PHASE3 This phase brought many more facilities in the banking sector. In 1991, under the chairmanship of Mr. M Narasimham, a committee was set up which work for the liberalization of banks in India During this country is flooded with the Foreign banks and ATMs. Phone Baking and Net banking was introduced
BEGINNING OF MODERN BANKING IN INDIA In 1786, English Agency House had established The General Bank of India. This was the beginning of the modern banking in India.
PRE- INDEPENDENCE On the eve of independence in 1947 there were 648 commercial banks comprising of 97 scheduled and 551 non-scheduled banks. The number of banks office stood at 2,987, total deposit at Rs 100,800 million and advances Rs 4750 million.
RBI RBI (Reserve Bank of India) came into existence in 1935 as the central banking authority of India with a share capital of Rs 5 crores on the basis of recommendation of Hilton Young Commission. RBI was nationalized in 1949.
BANKING DEVELOPMENT: PRE-NATIONALIZATION Credit was excessively skewed in favor of large borrowers Agriculture Sector got only 2% of total bank credit Features with the goal of achieving the equitable allocation of credit and relative priorities set out in the five years plan
NATIONALIZATION OF BANKS In July 1969 Govt. of India nationalized 14 major scheduled commercial banks, each having the minimum deposit of Rs 500 million.
RATIONAL FOR NATIONALIZATION Removal of control of few large Industrial and Business houses Provision for adequate credit for Agriculture, Small Industries, exports etc Giving Professional bent to management Encouraging a new class of entrepreneurs Change over from class banking to mass banking
IMPACT OF NATIONALIZATION Unprecedented growth in the branch network of the commercial banks Rapid growth in deposit mobilization and expansion of credit However commercial banks faces decline in profitability Directed lending and less flexibility Increase cost of operations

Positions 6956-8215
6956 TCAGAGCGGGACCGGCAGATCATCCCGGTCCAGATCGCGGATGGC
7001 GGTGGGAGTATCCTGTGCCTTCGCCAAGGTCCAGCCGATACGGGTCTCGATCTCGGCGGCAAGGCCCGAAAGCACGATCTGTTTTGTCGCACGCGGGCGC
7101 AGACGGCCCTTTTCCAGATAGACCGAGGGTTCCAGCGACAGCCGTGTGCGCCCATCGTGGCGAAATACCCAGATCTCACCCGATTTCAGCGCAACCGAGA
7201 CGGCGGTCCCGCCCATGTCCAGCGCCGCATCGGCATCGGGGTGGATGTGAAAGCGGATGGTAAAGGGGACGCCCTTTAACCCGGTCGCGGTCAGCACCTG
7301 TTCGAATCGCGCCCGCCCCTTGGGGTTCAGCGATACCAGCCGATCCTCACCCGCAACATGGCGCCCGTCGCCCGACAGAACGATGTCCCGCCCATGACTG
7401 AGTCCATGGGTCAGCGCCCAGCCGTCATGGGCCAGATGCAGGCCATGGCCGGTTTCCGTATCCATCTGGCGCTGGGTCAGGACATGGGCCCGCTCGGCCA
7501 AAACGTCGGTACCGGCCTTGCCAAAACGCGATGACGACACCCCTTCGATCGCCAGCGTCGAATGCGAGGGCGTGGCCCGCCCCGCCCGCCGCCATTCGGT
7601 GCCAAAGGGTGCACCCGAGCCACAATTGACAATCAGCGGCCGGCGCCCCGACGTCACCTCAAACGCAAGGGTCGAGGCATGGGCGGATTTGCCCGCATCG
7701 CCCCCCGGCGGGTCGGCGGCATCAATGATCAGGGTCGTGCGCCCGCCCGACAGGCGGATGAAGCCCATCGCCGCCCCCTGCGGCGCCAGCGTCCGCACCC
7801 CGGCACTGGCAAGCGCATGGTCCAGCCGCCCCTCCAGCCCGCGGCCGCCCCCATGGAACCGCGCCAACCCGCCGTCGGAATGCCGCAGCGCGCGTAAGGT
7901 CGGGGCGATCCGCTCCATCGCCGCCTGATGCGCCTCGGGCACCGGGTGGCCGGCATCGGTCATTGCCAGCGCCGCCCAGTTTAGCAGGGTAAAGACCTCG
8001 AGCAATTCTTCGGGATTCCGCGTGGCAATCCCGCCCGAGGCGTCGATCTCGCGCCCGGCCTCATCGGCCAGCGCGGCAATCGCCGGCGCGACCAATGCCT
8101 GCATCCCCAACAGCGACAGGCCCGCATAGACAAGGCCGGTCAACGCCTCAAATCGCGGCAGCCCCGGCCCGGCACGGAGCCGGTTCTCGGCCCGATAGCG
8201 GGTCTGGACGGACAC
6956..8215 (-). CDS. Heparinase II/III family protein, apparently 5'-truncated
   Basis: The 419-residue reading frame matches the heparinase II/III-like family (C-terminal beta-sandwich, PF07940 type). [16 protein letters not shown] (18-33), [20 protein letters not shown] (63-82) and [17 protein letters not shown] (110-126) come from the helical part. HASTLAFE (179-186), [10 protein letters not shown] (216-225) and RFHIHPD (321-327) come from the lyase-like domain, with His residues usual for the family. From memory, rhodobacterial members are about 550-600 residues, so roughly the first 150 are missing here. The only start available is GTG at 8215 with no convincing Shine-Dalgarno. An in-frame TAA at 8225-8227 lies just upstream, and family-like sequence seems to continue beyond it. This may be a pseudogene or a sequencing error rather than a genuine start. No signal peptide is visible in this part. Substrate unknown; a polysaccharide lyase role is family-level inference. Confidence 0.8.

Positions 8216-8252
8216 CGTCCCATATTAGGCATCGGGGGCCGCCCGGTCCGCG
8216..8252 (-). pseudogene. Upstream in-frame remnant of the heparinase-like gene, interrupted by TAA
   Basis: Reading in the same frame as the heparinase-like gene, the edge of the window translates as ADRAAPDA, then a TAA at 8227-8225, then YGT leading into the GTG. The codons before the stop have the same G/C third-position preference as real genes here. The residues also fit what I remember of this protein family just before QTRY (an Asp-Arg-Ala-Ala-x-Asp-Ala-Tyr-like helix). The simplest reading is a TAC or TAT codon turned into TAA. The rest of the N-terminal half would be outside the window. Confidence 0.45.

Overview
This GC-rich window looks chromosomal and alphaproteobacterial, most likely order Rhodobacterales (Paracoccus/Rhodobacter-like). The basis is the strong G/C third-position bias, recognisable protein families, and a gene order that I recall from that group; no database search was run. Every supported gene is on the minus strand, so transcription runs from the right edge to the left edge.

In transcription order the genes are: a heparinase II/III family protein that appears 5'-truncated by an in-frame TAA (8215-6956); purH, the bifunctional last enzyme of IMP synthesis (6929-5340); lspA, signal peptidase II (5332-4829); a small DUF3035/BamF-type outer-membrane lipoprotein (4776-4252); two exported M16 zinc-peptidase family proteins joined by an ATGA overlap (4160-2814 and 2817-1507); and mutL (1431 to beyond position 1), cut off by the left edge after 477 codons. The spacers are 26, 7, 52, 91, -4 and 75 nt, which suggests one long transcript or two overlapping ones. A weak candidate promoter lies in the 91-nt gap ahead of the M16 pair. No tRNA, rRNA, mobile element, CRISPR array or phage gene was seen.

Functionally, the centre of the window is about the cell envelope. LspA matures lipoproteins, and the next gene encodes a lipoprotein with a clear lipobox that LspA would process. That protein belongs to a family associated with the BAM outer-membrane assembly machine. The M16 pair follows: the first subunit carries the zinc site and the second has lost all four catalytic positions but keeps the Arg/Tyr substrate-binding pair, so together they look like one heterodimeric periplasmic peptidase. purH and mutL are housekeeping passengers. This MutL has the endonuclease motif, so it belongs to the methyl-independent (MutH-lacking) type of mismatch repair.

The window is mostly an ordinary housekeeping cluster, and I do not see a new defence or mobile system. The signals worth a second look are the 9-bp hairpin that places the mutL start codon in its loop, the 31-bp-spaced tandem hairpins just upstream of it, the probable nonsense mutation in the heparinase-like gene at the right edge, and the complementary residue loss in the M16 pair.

FORMATION OF REGIONAL RURAL BANKS Formation of Regional Rural Banks under the act of RRB 1976 These are state sponsored, Region based, Rural based, Rural oriented, commercial banks Under this approach 196 RRBs were setup
Net banking Loans Certificate of deposits Commercial papers Non convertible debentures Interest rates swaps Forward rate agreements Option contract Currency swap
ICICI Bank has launched `Global Indian Credit Card for NRIs. Bank of Rajasthan (BoR) has launched international credit card operations in December 2005. Investment Advisory Service SGL accounts Cash management services
NEED OF REFORMS Greater inclusion To protect the public sector banking system To meet the international standards To enhance efficiency and productivity through competition Lack of technological levels in operation To maintain high transparency High NPA’s
PROCESSES OF REFORMS On all important issues, workings group are constituted or technical reports are prepared Resource Management Discussions meetings are held by the RBI with select commercial banks, prior to the policy announcements To form a Technical Advisory Committee on Money, Foreign Exchange and Government Securities Markets (TAC)
CONT… High Level Co-ordination Committee on Financial and Capital Markets Placing draft versions of important guidelines for comments of the public at large before finalisation of the guidelines To align the regulatory framework with international best practices
BASEL REFORMS Basel I reforms: - Focus on credit risk Basel II reforms: - Minimum capital requirements - Supervisory review process - Market discipline